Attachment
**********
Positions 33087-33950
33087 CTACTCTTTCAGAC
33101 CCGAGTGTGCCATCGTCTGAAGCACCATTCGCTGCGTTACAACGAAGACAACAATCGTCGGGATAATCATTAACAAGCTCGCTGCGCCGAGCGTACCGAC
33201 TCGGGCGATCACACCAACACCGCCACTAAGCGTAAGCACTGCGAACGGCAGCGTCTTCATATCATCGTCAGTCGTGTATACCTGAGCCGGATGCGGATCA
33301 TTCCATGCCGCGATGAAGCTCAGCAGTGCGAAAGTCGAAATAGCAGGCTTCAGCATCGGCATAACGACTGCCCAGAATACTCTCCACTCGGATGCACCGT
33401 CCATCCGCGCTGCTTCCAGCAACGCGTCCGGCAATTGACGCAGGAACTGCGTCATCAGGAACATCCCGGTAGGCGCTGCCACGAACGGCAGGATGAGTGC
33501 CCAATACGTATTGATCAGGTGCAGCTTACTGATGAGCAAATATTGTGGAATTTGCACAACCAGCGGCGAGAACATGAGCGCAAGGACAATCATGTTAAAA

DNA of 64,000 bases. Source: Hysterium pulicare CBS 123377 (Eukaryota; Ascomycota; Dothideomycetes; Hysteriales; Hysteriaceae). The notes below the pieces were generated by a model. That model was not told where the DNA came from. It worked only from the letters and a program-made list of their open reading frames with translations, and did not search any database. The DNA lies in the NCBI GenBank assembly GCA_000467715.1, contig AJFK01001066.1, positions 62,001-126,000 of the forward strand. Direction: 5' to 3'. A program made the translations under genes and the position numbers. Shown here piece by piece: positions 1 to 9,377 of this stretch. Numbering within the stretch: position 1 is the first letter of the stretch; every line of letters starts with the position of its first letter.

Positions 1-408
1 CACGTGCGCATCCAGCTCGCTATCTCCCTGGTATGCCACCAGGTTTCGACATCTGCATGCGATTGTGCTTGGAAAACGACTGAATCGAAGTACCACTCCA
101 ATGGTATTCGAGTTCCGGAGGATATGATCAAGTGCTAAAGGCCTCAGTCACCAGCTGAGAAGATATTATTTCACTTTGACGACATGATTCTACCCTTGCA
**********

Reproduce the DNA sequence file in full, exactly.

Positions 33087-33950
33087 CTACTCTTTCAGAC
33101 CCGAGTGTGCCATCGTCTGAAGCACCATTCGCTGCGTTACAACGAAGACAACAATCGTCGGGATAATCATTAACAAGCTCGCTGCGCCGAGCGTACCGAC
33201 TCGGGCGATCACACCAACACCGCCACTAAGCGTAAGCACTGCGAACGGCAGCGTCTTCATATCATCGTCAGTCGTGTATACCTGAGCCGGATGCGGATCA
33301 TTCCATGCCGCGATGAAGCTCAGCAGTGCGAAAGTCGAAATAGCAGGCTTCAGCATCGGCATAACGACTGCCCAGAATACTCTCCACTCGGATGCACCGT
33401 CCATCCGCGCTGCTTCCAGCAACGCGTCCGGCAATTGACGCAGGAACTGCGTCATCAGGAACATCCCGGTAGGCGCTGCCACGAACGGCAGGATGAGTGC
33501 CCAATACGTATTGATCAGGTGCAGCTTACTGATGAGCAAATATTGTGGAATTTGCACAACCAGCGGCGAGAACATGAGCGCAAGGACAATCATGTTAAAA

DNA of 64,000 bases. Source: Hysterium pulicare CBS 123377 (Eukaryota; Ascomycota; Dothideomycetes; Hysteriales; Hysteriaceae). The notes below the pieces were generated by a model. That model was not told where the DNA came from. It worked only from the letters and a program-made list of their open reading frames with translations, and did not search any database. The DNA lies in the NCBI GenBank assembly GCA_000467715.1, contig AJFK01001066.1, positions 62,001-126,000 of the forward strand. Direction: 5' to 3'. A program made the translations under genes and the position numbers. Shown here piece by piece: positions 1 to 9,377 of this stretch. Numbering within the stretch: position 1 is the first letter of the stretch; every line of letters starts with the position of its first letter.

Positions 1-408
1 CACGTGCGCATCCAGCTCGCTATCTCCCTGGTATGCCACCAGGTTTCGACATCTGCATGCGATTGTGCTTGGAAAACGACTGAATCGAAGTACCACTCCA
101 ATGGTATTCGAGTTCCGGAGGATATGATCAAGTGCTAAAGGCCTCAGTCACCAGCTGAGAAGATATTATTTCACTTTGACGACATGATTCTACCCTTGCA